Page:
Saturday, January 14, 2017

Liberals break promise to plug tax loophole for the rich

The loophole involves executives taking remuneration in stock options rather than cash. If the price of the stock is lower than the market the difference is taken as remuneration. An executive can claim a 50 percent tax deduction. when selling the stock.

The decision to not plug the loophole was made after pressure on Finance Minister Bill Morneau by bigwigs from the financial elite. Liberal campaign literature from the 1915 election proposed that as many as 8,000 people were claiming an average of $400,000 a year through the loophole. In the campaign the party platform called the loophole a disproportionate benefit for the wealthy and promised to cap the benefit at $50,000.
One of those who contacted the new Liberal government was John Manley himself a former Liberal finance minister who now heads the Business Council of Canada. In November of 2015 Manley wrote: “Doubling the tax rate with a retroactive impact on existing options would be unfair. Allow for a gradual phase-in of the changes.” Just a few weeks later Morneau announced that the changes would not be retroactive.
However, last March Morneau went even further and said that closing the loophole was completely off the table. The concern about wealthy executives profiting from the loophole is now replaced by concern that "small firms and innovators" will find their businesses hurt by blocking the loophole. When asked why Morneau never mentioned messages from larger firms and others, he replies that the Liberals are concerned to strengthen the middle class through broad consultation and notes that the department gets a large range of correspondence.
NDP finance critic Guy Caron noted: “There are many problems. I think that shows the influence Bay Street has over the Liberal Party. That’s something we knew in the past and it’s still very much like this nowadays. I think this is a perfect example of this.” The move shows a cynical attitude on the part of the government according to Caron.
Dennis Howlett, president of Canadians for Tax Fairness, noted: “The prime minister campaigned on a promise to get rid of the stock option loophole which has put billions back into the pockets of wealthy CEOs, including bank presidents, real estate moguls, and heads of powerful multinationals. Those guys send their lobbyists to talk to the Finance Minister and — just like that — their commitment disappeared.” The group also criticized the Liberal government for having private dinners with Liberal cabinet ministers and even Prime Minister Trudeau for a high fee. A ticket can cost over $1500. At first Trudeau denied that there was any lobbying at these cash-for-access events. Just before Christmas, Trudeau admitted that lobbying did take place but did not affect his decisions.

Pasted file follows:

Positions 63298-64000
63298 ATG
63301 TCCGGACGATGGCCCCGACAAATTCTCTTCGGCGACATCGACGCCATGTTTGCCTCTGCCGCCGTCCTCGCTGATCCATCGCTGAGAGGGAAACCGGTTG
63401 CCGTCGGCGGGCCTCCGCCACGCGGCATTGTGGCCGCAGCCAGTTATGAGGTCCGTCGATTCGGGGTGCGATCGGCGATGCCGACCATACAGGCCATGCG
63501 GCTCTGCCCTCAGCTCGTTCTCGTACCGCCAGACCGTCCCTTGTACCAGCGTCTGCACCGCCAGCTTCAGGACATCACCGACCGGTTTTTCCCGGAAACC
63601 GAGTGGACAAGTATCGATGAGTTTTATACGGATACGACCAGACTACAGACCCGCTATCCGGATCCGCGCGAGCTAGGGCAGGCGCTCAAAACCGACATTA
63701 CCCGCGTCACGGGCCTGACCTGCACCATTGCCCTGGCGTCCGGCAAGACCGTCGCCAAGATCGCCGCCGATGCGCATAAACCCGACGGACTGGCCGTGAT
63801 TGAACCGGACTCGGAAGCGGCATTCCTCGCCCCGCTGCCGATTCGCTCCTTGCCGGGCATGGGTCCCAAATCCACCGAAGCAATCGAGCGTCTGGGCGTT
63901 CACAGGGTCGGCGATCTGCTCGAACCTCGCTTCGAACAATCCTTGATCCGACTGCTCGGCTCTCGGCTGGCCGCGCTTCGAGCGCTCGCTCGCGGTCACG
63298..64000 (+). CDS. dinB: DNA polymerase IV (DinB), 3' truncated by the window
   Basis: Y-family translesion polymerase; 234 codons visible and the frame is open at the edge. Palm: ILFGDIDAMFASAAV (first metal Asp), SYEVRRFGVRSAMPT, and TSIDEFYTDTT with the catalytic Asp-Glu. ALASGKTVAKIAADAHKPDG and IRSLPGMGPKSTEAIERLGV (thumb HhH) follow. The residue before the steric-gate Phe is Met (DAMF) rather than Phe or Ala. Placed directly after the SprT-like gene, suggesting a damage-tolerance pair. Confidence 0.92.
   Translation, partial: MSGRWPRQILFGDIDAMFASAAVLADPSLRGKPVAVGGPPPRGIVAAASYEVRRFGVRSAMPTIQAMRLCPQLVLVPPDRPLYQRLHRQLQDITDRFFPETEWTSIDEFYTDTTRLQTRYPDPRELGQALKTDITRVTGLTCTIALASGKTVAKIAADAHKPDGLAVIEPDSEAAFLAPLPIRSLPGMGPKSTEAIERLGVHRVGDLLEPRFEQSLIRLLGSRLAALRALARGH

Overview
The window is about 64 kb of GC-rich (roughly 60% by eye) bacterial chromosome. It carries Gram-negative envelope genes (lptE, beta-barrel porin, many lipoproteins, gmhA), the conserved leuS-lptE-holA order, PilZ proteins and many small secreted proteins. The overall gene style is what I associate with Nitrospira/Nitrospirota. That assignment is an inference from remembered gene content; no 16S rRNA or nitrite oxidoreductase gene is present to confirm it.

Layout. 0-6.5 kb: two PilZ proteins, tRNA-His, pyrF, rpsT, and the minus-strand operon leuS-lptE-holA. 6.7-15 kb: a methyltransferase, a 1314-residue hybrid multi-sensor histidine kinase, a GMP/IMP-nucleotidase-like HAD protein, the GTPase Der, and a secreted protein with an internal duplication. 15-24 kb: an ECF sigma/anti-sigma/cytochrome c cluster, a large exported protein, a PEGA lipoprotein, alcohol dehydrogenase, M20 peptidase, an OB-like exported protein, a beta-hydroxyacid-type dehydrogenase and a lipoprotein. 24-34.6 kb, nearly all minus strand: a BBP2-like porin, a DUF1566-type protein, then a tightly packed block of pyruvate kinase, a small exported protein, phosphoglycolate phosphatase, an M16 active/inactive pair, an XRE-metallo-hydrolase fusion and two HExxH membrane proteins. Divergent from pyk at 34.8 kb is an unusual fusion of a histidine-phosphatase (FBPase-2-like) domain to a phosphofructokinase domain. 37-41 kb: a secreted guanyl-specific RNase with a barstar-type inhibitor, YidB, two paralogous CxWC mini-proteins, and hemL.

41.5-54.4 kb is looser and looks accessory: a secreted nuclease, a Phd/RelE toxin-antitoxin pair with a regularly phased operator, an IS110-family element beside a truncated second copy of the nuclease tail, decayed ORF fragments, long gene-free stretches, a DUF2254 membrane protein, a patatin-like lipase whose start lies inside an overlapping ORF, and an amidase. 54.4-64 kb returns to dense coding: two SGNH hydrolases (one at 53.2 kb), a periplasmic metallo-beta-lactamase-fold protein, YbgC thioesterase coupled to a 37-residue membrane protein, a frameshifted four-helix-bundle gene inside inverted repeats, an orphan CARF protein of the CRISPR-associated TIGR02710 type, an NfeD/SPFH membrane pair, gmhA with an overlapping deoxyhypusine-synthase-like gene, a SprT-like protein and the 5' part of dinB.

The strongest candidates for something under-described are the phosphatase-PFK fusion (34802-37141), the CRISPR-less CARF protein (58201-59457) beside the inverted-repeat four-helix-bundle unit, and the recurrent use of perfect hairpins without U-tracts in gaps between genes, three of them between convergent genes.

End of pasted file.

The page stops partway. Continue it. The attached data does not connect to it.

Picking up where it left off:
By the end of October this year, 16 fundraisers were reportedly held by Trudeau. But he had reportedly held 16 such fundraisers by the end of October. The Tyee has reported on two dinners in private homes — one in Toronto, one in Vancouver — attended by a combined 120 people. Some might have not been paying guests, but if 90 per cent were, the haul from those two nights would be about $165,000. Trudeau’s cash-for-access events to the end of October could easily have pulled in $1.3 million. Cabinet ministers and officials had held more than 70 similar fundraisers by the end of October. t=_blank]The Tyee reported on two dinners, one in Toronto and the other in Vancouver attended by about 120 people in all. Even if only 90 percent were paying guests the take from the two nights would be around $165,000. For all 16 the take could be up to $1.3 million. During the same period cabinet ministers and government officials held more than 70 similar fundraising dinners.
The tax loophole deprives Canada of about $750 million in lost revenue each year. It is now the little guys and struggling startups that are going to be hurt by the change even though most of the benefits go to executives who are already doing well. Canada's top CEOs earn 193 times what the average worker earns. They earn so much that they benefit greatly by taking much of their compensation as stock options which are taxed at half the rate of regular salaries. Yet Morneau justifies his refusal to act by saying: "I heard from many small firms and innovators that they use stock options as a legitimate form of compensation, so we decided not to put that in our budget." The Liberals and Conservatives agree on promoting policies that make the rich richer while the burden of taxes is placed squarely on less wealthy taxpayers. Some industry representatives suggested different ways of closing the loopholed that would have a less drastic effect on the wealthy. The Liberal government decided that they simply would not bother even to try to close the loophole at all. Maybe Stephen Harper the former Conservative Prime Minister suggested that idea to Morneau.